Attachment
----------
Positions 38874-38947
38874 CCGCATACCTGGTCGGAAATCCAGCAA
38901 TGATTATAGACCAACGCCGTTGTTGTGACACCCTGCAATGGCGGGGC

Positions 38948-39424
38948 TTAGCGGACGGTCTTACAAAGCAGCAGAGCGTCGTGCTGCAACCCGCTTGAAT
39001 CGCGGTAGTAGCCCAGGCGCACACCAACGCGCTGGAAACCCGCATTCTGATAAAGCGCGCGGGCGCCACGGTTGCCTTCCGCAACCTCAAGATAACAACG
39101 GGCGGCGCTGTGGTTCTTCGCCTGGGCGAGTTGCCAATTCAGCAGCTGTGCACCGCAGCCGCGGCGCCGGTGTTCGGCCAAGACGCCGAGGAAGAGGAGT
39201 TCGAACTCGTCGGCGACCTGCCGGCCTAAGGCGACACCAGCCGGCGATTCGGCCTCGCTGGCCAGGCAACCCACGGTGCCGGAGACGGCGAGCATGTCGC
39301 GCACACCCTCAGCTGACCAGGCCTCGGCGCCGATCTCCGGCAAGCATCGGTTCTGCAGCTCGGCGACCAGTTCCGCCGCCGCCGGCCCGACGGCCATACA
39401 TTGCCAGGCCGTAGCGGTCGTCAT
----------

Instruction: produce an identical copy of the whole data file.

Positions 38874-38947
38874 CCGCATACCTGGTCGGAAATCCAGCAA
38901 TGATTATAGACCAACGCCGTTGTTGTGACACCCTGCAATGGCGGGGC

Positions 38948-39424
38948 TTAGCGGACGGTCTTACAAAGCAGCAGAGCGTCGTGCTGCAACCCGCTTGAAT
39001 CGCGGTAGTAGCCCAGGCGCACACCAACGCGCTGGAAACCCGCATTCTGATAAAGCGCGCGGGCGCCACGGTTGCCTTCCGCAACCTCAAGATAACAACG
39101 GGCGGCGCTGTGGTTCTTCGCCTGGGCGAGTTGCCAATTCAGCAGCTGTGCACCGCAGCCGCGGCGCCGGTGTTCGGCCAAGACGCCGAGGAAGAGGAGT
39201 TCGAACTCGTCGGCGACCTGCCGGCCTAAGGCGACACCAGCCGGCGATTCGGCCTCGCTGGCCAGGCAACCCACGGTGCCGGAGACGGCGAGCATGTCGC
39301 GCACACCCTCAGCTGACCAGGCCTCGGCGCCGATCTCCGGCAAGCATCGGTTCTGCAGCTCGGCGACCAGTTCCGCCGCCGCCGGCCCGACGGCCATACA
39401 TTGCCAGGCCGTAGCGGTCGTCAT